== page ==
pathname.  Note that the PRIVILEGED option also affects  the  execution
       of startup files.

       The  following  options  are  set if the shell is invoked as sh or ksh:
       NO_BAD_PATTERN,   NO_BANG_HIST,   NO_BG_NICE,    NO_EQUALS,    NO_FUNC-
       TION_ARGZERO,  GLOB_SUBST,  NO_GLOBAL_EXPORT,  NO_HUP, INTERACTIVE_COM-
       MENTS, KSH_ARRAYS, NO_MULTIOS, NO_NOMATCH,  NO_NOTIFY,  POSIX_BUILTINS,
       NO_PROMPT_PERCENT,    RM_STAR_SILENT,    SH_FILE_EXPANSION,    SH_GLOB,
       SH_OPTION_LETTERS,  SH_WORD_SPLIT.   Additionally  the   BSD_ECHO   and
       IGNORE_BRACES  options  are  set  if  zsh  is invoked as sh.  Also, the
       KSH_OPTION_PRINT, LOCAL_OPTIONS,  PROMPT_BANG,  PROMPT_SUBST  and  SIN-
       GLE_LINE_ZLE options are set if zsh is invoked as ksh.

RESTRICTED SHELL
       When  the  basename  of  the command used to invoke zsh starts with the
       letter `r' or the `-r' command line option is supplied  at  invocation,
       the  shell  becomes  restricted.   Emulation  mode  is determined after
       stripping the letter `r' from the invocation name.  The  following  are
       disabled in restricted mode:

       o      changing directories with the cd builtin

       o      changing  or  unsetting the EGID, EUID, GID, HISTFILE, HISTSIZE,
              IFS,  LD_AOUT_LIBRARY_PATH,  LD_AOUT_PRELOAD,   LD_LIBRARY_PATH,
              LD_PRELOAD, MODULE_PATH, module_path, PATH, path, SHELL, UID and
              USERNAME parameters

       o      specifying command names containing /

       o      specifying command pathnames using hash

       o      redirecting output to files

       o      using the exec builtin command to replace the shell with another
              command

       o      using jobs -Z to overwrite the shell process' argument and envi-
              ronment space

       o      using the ARGV0 parameter to override argv[0] for external  com-
              mands

       o      turning off restricted mode with set +r or unsetopt RESTRICTED

       These  restrictions  are  enforced  after processing the startup files.
       The startup files should set up PATH to point to a  directory  of  com-
       mands  which can be safely invoked in the restricted environment.  They
       may also add further restrictions by disabling selected builtins.

       Restricted  mode  can  also  be  activated  any  time  by  setting  the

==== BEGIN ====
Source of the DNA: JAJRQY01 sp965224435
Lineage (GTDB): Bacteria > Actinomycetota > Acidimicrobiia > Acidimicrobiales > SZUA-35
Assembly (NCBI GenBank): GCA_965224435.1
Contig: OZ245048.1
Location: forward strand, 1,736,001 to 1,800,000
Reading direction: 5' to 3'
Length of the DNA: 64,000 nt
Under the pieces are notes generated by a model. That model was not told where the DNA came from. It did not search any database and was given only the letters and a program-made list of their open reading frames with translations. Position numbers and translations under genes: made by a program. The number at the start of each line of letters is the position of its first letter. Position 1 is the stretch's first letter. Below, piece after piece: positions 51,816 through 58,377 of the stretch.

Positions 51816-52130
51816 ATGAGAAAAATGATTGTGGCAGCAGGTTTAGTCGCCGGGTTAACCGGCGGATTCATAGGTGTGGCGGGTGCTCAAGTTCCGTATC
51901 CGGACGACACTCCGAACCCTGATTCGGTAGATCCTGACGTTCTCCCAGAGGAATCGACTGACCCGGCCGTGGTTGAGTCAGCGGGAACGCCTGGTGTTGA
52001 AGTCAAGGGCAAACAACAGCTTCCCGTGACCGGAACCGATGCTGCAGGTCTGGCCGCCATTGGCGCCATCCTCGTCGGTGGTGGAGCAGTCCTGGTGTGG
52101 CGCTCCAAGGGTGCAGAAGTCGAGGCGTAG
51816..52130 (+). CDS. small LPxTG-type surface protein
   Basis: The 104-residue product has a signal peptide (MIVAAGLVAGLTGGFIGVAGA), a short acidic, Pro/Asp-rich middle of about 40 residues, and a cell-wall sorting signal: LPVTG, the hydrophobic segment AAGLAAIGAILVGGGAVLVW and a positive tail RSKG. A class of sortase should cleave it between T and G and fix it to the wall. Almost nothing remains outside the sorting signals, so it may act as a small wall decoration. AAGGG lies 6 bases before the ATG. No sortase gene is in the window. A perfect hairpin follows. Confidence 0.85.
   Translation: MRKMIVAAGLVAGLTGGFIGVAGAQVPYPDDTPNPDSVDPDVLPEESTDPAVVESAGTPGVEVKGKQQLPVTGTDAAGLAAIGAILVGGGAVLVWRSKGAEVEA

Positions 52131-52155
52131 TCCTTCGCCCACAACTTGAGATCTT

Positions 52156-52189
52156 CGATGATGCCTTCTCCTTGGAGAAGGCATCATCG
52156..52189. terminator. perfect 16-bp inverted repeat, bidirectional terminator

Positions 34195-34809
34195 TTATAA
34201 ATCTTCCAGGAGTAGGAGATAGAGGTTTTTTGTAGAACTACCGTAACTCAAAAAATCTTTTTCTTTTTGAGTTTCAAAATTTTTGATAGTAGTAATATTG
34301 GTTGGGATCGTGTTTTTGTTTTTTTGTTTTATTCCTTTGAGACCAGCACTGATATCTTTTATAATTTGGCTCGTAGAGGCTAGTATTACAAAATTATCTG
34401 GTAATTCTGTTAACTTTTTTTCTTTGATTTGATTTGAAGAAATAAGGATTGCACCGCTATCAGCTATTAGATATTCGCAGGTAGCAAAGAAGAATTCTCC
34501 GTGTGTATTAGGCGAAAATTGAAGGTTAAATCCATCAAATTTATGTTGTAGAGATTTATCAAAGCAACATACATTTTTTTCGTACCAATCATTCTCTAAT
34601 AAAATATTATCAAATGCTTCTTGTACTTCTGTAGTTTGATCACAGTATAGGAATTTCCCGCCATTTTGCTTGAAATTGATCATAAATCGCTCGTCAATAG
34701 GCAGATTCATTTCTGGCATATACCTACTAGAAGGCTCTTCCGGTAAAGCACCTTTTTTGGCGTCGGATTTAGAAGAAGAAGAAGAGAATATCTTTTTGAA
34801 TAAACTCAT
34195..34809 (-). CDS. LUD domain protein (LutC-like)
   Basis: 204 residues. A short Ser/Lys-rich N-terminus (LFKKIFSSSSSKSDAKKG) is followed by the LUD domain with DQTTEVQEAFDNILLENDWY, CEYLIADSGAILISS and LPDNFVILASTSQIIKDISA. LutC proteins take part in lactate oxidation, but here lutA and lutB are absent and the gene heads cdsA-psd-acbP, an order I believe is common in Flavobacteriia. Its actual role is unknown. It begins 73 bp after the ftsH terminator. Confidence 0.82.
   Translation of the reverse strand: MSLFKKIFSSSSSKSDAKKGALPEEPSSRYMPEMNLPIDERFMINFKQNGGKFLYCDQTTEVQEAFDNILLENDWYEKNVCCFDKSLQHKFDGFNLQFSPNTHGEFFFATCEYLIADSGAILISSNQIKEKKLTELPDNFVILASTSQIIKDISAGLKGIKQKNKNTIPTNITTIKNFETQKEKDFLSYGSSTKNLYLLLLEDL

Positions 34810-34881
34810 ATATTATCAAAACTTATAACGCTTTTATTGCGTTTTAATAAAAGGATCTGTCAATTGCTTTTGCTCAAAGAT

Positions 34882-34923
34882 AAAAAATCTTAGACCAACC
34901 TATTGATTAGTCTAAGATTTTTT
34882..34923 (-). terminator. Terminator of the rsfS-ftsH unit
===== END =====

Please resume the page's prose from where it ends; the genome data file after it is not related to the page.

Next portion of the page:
RESTRICTED  option.   This  immediately  enables  all  the restrictions
       described above even if the shell still has not processed  all  startup
       files.

STARTUP/SHUTDOWN FILES
       Commands  are  first read from /etc/zsh/zshenv; this cannot be overrid-
       den.  Subsequent behaviour  is  modified  by  the  RCS  and  GLOBAL_RCS
       options;  the  former  affects all startup files, while the second only
       affects global startup files (those shown here with  an  path  starting
       with a /).  If one of the options is unset at any point, any subsequent
       startup file(s) of the corresponding type will not be read.  It is also
       possible  for  a file in $ZDOTDIR to re-enable GLOBAL_RCS. Both RCS and
       GLOBAL_RCS are set by default.

       Commands are then read from $ZDOTDIR/.zshenv.  If the shell is a  login
       shell,  commands  are  read  from  /etc/zsh/zprofile  and  then  $ZDOT-
       DIR/.zprofile.  Then, if the shell is interactive,  commands  are  read
       from /etc/zsh/zshrc and then $ZDOTDIR/.zshrc.  Finally, if the shell is
       a login shell, /etc/zsh/zlogin and $ZDOTDIR/.zlogin are read.

       When  a  login  shell  exits,  the  files  $ZDOTDIR/.zlogout  and  then
       /etc/zsh/zlogout  are  read.  This happens with either an explicit exit
       via the exit or  logout  commands,  or  an  implicit  exit  by  reading
       end-of-file from the terminal.  However, if the shell terminates due to
       exec'ing another process, the logout files are  not  read.   These  are
       also  affected  by  the RCS and GLOBAL_RCS options.  Note also that the
       RCS option affects the saving of history files, i.e. if  RCS  is  unset
       when the shell exits, no history file will be saved.

       If ZDOTDIR is unset, HOME is used instead.  Files listed above as being
       in /etc may be in another directory, depending on the installation.

       As /etc/zsh/zshenv is run for all instances of  zsh,  it  is  important
       that it be kept as small as possible.  In particular, it is a good idea
       to put code that does not need to be run for every single shell  behind
       a  test  of the form `if [[ -o rcs ]]; then ...' so that it will not be
       executed when zsh is invoked with the `-f' option.

       Any of these files may be pre-compiled with the zcompile  builtin  com-
       mand  (see  zshbuiltins(1)).   If a compiled file exists (named for the
       original file plus the .zwc extension) and it is newer than the  origi-
       nal file, the compiled file will be used instead.

FILES
       $ZDOTDIR/.zshenv
       $ZDOTDIR/.zprofile
       $ZDOTDIR/.zshrc
       $ZDOTDIR/.zlogin
       $ZDOTDIR/.zlogout
       ${TMPPREFIX}*   (default is /tmp/zsh*)
       /etc/zsh/zshenv
       /etc/zsh/zprofile
       /etc/zsh/zshrc
       /etc/zsh/zlogin
       /etc/zsh/zlogout    (installation-specific - /etc is the default)

SEE ALSO
       sh(1),   csh(1),  tcsh(1),  rc(1),  bash(1),  ksh(1),  zshall(1),  zsh-
       builtins(1), zshcalsys(1), zshcompwid(1), zshcompsys(1), zshcompctl(1),
       zshcontrib(1),  zshexpn(1),  zshmisc(1),  zshmodules(1), zshoptions(1),
       zshparam(1), zshroadmap(1), zshtcpsys(1), zshzftpsys(1), zshzle(1)

       IEEE Standard for information Technology -  Portable  Operating  System
       Interface  (POSIX)  - Part 2: Shell and Utilities, IEEE Inc, 1993, ISBN
       1-55937-255-9.

zsh 5.5.1                       April 16, 2018                          ZSH(1)